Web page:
No Muss No Fuss: Salsa Chicken

Salsa Chicken is my absolute favorite crockpot recipe. It makes a ton of food that you can save and reheat easily. We have served it a variety of ways: over rice, in a taco salad, in tortillas with all the usual taco fixings. You could add it to some chili. It’s easy, it’s versatile, it’s delicious. And it doesn’t require a ton of ingredients so it’s pretty easy to make in a pinch.

What You’ll Need:

  • 6 boneless, skinless chicken breast halves
  • 1 1/2 cups of salsa of your choice. (A chunky salsa works better)
  • 1 tsp ground cumin
  • pinch of red chile powder
  • 3 tbsp fresh lime juice.

What You’ll Do:

  • Coat slow cooker with nonstick spray and arrange chicken breast halves in it.
  • Pour salsa over chicken.
  • Cover and cook on HIGH about 3-3 1/2 hours, until chicken is tender and cooked through. (The salsa will thin out a bit as the chicken cooks and makes it’s own juices.)
  • Stir in the cumin, chile powder and lime juice.
  • Cover and cook another 15 minutes before serving.

 

Enjoy!

~C.

 

Previously: Whole Poached Chicken; Simple Sesame Noodles

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No Muss No Fuss: Simple Sesame Noodles

I’m beginning to think that my favorite food is Peanut Noodles. I love them. I could probably eat them every day. Cold, warm, room temperature. I’ll eat them as leftovers for breakfast, scarf them down before I have my coffee. They are perfect for lunch, or as a quick snack between appointments on a busy afternoon. We often make them for dinner, in large batches and try our best not to eat them all in one sitting so that we can continue to enjoy them throughout the week. Peanut noodles are the best. The only problem is that they require a few too many ingredients–as least the recipe I use and love–and I often find that we are missing an ingredient or two, and far too often the ingredient we’re missing is the one we need most: peanut butter.

These Simple Sesame Noodles from Pioneer Woman are my backup whenever I’m craving some asian-style noodles but don’t have everything I need to pull together my peanut recipe. They are so quick and so simple and really, really tasty. And like my favorite peanut noodles, you can make them in really large batches and eat them throughout the week. They keep really well, store easily and if you’re feeling adventurous, you can add some chopped veggies, tofu or chicken for something a little more substantial.

Whether you’re super busy with kids, super busy with work, or just super busy feeling too lazy for anything complicated, I highly recommend adding these noodles to your regular rotation.

~C.

No Muss No Fuss

By my best estimate, it would appear that a solid 80% of the women I hold dear either currently or will very soon find their lives taken over by teeny tiny humans. Babies, I think they call them. It is my understanding that newborns fill your life with joy and wonder, while simultaneously sapping all your energy and free time. I do not have children, but I have heard many stories of how hard it can be to find time to shower during those first few months, much less find time to make dinner each night. So in honor of all my sweet friends who find themselves sleep deprived and strapped for time, I will be taking the next few weeks to share some of my favorite fast, no fuss meal ideas.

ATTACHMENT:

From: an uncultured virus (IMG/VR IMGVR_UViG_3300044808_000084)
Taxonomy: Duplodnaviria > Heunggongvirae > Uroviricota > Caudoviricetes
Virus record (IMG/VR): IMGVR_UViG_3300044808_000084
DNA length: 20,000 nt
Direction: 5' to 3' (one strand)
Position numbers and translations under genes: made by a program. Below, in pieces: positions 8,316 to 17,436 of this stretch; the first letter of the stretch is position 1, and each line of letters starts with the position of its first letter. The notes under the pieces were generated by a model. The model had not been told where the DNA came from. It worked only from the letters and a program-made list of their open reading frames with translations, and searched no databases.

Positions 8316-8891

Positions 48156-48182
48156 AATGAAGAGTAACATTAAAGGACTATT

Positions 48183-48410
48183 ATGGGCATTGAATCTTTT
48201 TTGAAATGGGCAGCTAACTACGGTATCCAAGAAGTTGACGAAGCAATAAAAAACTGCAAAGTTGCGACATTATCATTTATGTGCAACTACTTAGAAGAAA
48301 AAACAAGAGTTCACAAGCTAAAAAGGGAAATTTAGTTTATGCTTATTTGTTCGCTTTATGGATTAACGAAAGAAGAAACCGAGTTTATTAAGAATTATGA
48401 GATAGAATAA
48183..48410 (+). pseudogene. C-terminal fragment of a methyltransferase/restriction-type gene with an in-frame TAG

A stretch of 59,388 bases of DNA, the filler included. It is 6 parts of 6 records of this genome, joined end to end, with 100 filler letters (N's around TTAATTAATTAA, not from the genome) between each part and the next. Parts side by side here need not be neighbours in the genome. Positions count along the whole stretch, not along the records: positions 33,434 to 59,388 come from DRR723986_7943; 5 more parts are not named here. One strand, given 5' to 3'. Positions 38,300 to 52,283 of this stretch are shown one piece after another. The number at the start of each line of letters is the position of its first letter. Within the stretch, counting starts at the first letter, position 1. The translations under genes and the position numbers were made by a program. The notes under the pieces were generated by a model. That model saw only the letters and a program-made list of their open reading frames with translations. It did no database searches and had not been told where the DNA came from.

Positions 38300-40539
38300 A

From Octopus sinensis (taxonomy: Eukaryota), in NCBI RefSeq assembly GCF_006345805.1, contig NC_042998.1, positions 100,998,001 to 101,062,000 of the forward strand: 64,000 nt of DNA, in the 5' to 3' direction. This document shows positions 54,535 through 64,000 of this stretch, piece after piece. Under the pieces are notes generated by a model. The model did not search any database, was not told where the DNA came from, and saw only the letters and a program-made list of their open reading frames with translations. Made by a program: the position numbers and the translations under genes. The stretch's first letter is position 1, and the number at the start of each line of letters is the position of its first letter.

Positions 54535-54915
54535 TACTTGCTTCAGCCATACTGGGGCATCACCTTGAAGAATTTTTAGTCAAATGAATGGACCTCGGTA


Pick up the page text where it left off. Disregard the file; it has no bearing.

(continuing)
I’ll start by sharing my favorite crockpot secret, which is that you can cook an entire chicken in one of these things. It is so simple! D and I have done this a few times and it gives you a lot of food for two adults. All you need is a crockpot and a whole, thawed chicken. We gotten ours at Trader Joe’s in the past and they are affordable and perfectly sized for a medium to large crockpot.

All you have to do is wash and dry the chicken. Remove giblets, etc if they are still included and cut off any lumps of fat. Season the inside and outside of the chicken with salt and pepper and then place it in the slow cooker, breast side up. Cover and cook on low for 6 to 7 hours until a meat thermometer inserted into the thigh reads 180. That’s it! The chicken will make it’s own liquid so you don’t need to add anything to the crockpot except the chicken.

When it is done cooking, the meat is so tender that it just falls away from the bone, making it easier to transfer from the crockpot to a plate. Pull all the meat off and store it in your fridge. Add strips to salad, dress some with a little plain greek yogurt and curry powder for an easy chicken salad sandwich, heat some up in the oven with a little rice and some steamed broccoli for an easy, healthy dinner. Like I said, it makes a ton of food for two people and is a great way to make sure you’ll have a lot of protein on hand that is easy to add to other things to complete a quick meal.

My recommendation is to get it all set up before you go to bed, leave the chicken uncooked in the crockpot in the fridge overnight, and then all you have to do the next day is plug it in and set it to low with enough time for it to be done in time for dinner.